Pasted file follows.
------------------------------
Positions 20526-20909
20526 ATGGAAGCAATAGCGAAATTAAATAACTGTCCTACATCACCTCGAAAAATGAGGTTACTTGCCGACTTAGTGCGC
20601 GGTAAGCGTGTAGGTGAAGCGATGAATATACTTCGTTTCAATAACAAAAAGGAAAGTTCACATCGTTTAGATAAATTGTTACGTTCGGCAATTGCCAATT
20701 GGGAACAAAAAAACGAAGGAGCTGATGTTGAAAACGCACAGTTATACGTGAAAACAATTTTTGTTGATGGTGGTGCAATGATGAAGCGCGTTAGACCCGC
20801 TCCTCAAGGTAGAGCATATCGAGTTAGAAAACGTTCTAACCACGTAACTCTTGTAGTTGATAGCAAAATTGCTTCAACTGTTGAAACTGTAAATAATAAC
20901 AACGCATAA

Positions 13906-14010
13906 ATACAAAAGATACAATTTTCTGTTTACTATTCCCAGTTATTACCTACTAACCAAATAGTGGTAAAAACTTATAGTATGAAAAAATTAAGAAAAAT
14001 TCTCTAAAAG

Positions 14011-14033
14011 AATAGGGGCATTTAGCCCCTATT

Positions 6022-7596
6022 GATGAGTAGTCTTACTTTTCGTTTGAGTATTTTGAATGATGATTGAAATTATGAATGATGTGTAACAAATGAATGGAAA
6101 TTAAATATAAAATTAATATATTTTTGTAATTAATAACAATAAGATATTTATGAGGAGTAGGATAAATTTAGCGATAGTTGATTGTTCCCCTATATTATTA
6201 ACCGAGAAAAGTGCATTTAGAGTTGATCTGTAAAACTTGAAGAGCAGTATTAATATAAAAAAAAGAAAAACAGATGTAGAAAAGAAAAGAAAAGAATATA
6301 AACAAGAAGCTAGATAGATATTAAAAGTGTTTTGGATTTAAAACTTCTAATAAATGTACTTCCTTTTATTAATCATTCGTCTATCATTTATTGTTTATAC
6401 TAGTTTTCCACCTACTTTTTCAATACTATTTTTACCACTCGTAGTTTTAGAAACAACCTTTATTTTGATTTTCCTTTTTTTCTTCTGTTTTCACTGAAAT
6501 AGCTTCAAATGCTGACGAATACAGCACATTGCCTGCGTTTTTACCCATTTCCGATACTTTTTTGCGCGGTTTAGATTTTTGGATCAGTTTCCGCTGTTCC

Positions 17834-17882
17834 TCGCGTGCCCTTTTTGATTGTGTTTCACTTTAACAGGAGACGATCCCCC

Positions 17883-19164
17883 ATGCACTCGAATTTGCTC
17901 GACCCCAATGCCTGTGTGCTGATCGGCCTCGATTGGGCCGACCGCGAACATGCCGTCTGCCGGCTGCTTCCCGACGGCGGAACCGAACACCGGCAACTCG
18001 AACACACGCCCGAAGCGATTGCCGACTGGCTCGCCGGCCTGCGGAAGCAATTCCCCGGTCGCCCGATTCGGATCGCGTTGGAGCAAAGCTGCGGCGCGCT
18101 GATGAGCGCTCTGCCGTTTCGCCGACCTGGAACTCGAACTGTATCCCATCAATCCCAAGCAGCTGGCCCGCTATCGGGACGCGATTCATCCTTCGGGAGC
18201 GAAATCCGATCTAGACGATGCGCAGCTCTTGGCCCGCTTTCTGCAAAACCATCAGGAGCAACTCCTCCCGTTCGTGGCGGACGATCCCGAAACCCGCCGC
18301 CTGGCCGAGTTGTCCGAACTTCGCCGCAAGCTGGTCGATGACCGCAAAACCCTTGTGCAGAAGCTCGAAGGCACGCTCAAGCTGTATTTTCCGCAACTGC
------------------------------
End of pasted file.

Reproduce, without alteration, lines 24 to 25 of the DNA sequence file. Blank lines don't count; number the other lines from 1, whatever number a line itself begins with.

18001 AACACACGCCCGAAGCGATTGCCGACTGGCTCGCCGGCCTGCGGAAGCAATTCCCCGGTCGCCCGATTCGGATCGCGTTGGAGCAAAGCTGCGGCGCGCT
18101 GATGAGCGCTCTGCCGTTTCGCCGACCTGGAACTCGAACTGTATCCCATCAATCCCAAGCAGCTGGCCCGCTATCGGGACGCGATTCATCCTTCGGGAGC